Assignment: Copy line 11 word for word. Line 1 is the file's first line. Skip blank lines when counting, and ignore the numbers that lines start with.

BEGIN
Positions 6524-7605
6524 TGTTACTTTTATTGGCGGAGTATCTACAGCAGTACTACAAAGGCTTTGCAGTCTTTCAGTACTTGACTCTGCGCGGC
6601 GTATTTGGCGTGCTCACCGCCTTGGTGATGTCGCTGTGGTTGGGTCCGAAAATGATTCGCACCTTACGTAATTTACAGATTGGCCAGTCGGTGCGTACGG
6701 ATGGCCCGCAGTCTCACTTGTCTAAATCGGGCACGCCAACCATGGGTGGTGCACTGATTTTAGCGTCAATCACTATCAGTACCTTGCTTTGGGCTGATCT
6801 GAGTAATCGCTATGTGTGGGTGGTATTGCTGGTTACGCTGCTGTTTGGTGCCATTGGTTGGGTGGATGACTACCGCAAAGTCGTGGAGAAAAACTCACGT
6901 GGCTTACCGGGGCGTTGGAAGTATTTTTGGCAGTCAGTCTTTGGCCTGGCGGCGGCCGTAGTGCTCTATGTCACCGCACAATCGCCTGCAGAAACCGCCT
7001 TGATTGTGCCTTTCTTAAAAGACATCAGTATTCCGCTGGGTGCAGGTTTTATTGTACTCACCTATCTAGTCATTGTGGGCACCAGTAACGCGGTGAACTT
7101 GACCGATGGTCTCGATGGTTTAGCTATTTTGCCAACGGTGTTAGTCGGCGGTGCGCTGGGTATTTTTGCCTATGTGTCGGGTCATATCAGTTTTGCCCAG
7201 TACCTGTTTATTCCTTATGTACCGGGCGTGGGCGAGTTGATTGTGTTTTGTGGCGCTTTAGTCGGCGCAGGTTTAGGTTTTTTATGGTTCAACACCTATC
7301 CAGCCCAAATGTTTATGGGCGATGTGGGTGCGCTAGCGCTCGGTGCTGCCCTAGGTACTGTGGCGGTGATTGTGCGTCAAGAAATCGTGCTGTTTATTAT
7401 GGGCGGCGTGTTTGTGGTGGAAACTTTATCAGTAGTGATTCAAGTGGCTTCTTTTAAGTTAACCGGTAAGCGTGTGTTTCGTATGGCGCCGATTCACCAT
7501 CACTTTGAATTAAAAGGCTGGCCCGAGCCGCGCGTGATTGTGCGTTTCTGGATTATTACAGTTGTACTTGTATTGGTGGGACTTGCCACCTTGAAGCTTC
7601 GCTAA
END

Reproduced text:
7401 GGGCGGCGTGTTTGTGGTGGAAACTTTATCAGTAGTGATTCAAGTGGCTTCTTTTAAGTTAACCGGTAAGCGTGTGTTTCGTATGGCGCCGATTCACCAT